The investigation into Trump has touched on a wide range of his business practices over the last four years, but it all began with the $130,000 in hush money.

Michael Cohen, who served as Trump’s personal lawyer and fixer, paid the money during the final days of the 2016 campaign to buy the silence of Daniels. Federal prosecutors, concluding that the payment amounted to an illegal campaign contribution, extracted a guilty plea from Cohen, who said that he was following orders from Trump.

Trump and his company reimbursed Cohen for the $130,000, further raising questions about their involvement in the hush-money deal.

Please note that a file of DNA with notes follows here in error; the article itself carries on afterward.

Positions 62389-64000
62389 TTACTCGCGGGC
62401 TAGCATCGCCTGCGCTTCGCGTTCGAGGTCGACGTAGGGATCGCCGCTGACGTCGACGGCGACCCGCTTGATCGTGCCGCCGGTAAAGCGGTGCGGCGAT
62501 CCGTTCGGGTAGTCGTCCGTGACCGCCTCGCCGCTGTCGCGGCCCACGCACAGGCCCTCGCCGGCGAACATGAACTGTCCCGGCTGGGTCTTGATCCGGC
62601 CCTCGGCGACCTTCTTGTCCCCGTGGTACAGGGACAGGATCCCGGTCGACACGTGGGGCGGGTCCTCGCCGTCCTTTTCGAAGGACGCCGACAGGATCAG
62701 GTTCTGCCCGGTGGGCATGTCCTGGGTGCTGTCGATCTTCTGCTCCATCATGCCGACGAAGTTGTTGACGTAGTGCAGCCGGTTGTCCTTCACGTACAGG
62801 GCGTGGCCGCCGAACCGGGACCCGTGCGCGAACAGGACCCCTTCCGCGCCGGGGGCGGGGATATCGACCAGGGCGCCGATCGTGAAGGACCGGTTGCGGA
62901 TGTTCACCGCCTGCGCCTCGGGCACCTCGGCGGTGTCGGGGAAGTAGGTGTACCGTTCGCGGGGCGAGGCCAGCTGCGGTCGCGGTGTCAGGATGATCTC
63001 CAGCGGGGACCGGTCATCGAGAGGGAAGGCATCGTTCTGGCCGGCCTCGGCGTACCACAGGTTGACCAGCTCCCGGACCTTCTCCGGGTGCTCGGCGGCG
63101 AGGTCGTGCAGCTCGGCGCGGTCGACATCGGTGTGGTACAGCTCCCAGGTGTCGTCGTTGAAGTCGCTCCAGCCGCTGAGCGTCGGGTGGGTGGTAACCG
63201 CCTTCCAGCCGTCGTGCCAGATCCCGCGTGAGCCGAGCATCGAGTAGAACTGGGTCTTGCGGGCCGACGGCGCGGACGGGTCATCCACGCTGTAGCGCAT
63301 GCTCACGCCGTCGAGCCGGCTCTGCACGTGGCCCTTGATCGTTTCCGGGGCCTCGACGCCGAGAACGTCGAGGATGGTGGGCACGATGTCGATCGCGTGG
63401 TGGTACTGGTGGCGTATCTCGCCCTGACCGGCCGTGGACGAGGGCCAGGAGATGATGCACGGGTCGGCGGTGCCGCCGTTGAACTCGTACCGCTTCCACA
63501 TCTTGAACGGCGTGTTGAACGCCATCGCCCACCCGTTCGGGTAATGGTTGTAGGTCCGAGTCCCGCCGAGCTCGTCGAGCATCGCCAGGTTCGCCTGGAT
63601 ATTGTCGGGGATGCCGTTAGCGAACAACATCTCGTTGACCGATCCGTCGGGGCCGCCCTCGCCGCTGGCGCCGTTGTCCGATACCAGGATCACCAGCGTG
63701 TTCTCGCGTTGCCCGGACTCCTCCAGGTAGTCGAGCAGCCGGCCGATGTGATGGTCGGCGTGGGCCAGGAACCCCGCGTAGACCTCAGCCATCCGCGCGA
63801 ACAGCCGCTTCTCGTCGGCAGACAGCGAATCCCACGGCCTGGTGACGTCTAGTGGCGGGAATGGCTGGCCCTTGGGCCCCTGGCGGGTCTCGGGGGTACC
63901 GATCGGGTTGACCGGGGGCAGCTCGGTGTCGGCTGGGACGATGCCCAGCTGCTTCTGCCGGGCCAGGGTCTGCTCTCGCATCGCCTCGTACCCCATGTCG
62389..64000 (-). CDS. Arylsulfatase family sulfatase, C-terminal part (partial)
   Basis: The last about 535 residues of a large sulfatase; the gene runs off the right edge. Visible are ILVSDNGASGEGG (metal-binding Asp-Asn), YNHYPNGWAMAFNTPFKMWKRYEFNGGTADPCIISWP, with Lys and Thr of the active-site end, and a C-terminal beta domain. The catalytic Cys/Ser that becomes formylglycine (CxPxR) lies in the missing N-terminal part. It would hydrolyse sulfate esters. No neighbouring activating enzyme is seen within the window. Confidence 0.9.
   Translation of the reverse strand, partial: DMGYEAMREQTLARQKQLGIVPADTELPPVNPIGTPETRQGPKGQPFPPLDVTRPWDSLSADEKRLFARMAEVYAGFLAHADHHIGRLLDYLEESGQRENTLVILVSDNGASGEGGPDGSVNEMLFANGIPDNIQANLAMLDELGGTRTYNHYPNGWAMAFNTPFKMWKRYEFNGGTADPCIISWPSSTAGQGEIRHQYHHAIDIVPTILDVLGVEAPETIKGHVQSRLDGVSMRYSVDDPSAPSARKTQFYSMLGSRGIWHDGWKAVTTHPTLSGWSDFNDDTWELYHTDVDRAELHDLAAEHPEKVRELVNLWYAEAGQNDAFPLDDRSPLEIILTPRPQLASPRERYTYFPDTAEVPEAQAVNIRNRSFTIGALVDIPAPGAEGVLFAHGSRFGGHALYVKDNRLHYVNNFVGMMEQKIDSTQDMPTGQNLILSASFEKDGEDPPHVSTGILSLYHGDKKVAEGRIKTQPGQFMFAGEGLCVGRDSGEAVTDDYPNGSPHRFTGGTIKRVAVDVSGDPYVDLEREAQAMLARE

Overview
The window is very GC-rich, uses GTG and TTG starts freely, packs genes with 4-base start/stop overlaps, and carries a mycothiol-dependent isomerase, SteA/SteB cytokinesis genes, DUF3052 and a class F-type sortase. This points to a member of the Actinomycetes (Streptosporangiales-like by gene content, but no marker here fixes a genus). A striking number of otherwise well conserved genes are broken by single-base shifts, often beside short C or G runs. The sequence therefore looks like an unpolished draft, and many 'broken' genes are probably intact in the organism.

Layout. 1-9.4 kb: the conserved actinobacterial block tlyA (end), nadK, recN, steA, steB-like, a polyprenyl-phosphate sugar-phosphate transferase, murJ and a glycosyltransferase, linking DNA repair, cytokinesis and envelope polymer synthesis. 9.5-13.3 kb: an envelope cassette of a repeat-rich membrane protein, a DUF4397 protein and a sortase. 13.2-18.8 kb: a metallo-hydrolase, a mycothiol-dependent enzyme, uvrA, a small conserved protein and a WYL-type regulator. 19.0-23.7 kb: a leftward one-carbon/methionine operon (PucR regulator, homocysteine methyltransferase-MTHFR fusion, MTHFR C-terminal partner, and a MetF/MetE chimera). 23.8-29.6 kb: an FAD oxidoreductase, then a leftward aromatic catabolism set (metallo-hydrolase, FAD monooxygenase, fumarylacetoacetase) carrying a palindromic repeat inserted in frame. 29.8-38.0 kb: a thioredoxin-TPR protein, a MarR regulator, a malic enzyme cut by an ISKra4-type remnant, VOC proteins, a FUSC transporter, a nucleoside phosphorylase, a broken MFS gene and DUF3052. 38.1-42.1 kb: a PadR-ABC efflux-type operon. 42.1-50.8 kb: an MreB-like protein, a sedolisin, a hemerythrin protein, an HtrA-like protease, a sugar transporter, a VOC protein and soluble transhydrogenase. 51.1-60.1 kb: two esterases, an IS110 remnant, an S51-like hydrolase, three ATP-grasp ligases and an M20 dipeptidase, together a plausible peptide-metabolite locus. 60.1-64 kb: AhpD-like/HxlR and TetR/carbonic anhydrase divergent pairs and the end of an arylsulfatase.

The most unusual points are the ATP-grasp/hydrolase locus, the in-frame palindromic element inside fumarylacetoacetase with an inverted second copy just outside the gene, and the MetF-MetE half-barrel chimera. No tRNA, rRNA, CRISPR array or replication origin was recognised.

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Although it came in federal court, Cohen’s plea provided the impetus for the district attorney’s office to investigate whether Trump ran afoul of state laws with the hush-money payment. In particular, they examined whether the company falsely accounted for the reimbursements to Cohen as a legal expense — in violation of a New York law that prohibits the falsifying of business records.

The investigation gained steam when the district attorney at the time, Cyrus Vance, subpoenaed Trump’s accounting firm for his tax returns and other financial records, spurring a long legal battle that resulted in a US Supreme Court ruling in Vance’s favor. But by the time Vance obtained Trump’s tax returns in early 2021, he had developed concerns about indicting Trump on charges of falsifying Trump Organization records related to the hush money.